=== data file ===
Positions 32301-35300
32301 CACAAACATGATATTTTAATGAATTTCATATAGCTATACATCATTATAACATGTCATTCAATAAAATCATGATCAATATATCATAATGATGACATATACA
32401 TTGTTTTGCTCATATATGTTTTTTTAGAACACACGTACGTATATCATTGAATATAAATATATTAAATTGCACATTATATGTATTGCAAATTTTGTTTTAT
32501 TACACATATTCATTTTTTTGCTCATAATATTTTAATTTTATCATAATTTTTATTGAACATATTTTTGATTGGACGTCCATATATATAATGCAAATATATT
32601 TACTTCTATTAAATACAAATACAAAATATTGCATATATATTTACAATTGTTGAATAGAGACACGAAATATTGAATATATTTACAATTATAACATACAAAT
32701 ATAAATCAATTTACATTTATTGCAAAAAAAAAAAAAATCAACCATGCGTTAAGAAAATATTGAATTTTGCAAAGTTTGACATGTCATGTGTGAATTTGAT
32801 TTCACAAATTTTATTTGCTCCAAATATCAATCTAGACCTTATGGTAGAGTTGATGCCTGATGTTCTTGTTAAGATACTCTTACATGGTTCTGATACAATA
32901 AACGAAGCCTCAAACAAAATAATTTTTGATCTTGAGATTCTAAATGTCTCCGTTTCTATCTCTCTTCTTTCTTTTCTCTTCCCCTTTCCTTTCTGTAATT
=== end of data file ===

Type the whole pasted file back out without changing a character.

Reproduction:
Positions 32301-35300
32301 CACAAACATGATATTTTAATGAATTTCATATAGCTATACATCATTATAACATGTCATTCAATAAAATCATGATCAATATATCATAATGATGACATATACA
32401 TTGTTTTGCTCATATATGTTTTTTTAGAACACACGTACGTATATCATTGAATATAAATATATTAAATTGCACATTATATGTATTGCAAATTTTGTTTTAT
32501 TACACATATTCATTTTTTTGCTCATAATATTTTAATTTTATCATAATTTTTATTGAACATATTTTTGATTGGACGTCCATATATATAATGCAAATATATT
32601 TACTTCTATTAAATACAAATACAAAATATTGCATATATATTTACAATTGTTGAATAGAGACACGAAATATTGAATATATTTACAATTATAACATACAAAT
32701 ATAAATCAATTTACATTTATTGCAAAAAAAAAAAAAATCAACCATGCGTTAAGAAAATATTGAATTTTGCAAAGTTTGACATGTCATGTGTGAATTTGAT
32801 TTCACAAATTTTATTTGCTCCAAATATCAATCTAGACCTTATGGTAGAGTTGATGCCTGATGTTCTTGTTAAGATACTCTTACATGGTTCTGATACAATA
32901 AACGAAGCCTCAAACAAAATAATTTTTGATCTTGAGATTCTAAATGTCTCCGTTTCTATCTCTCTTCTTTCTTTTCTCTTCCCCTTTCCTTTCTGTAATT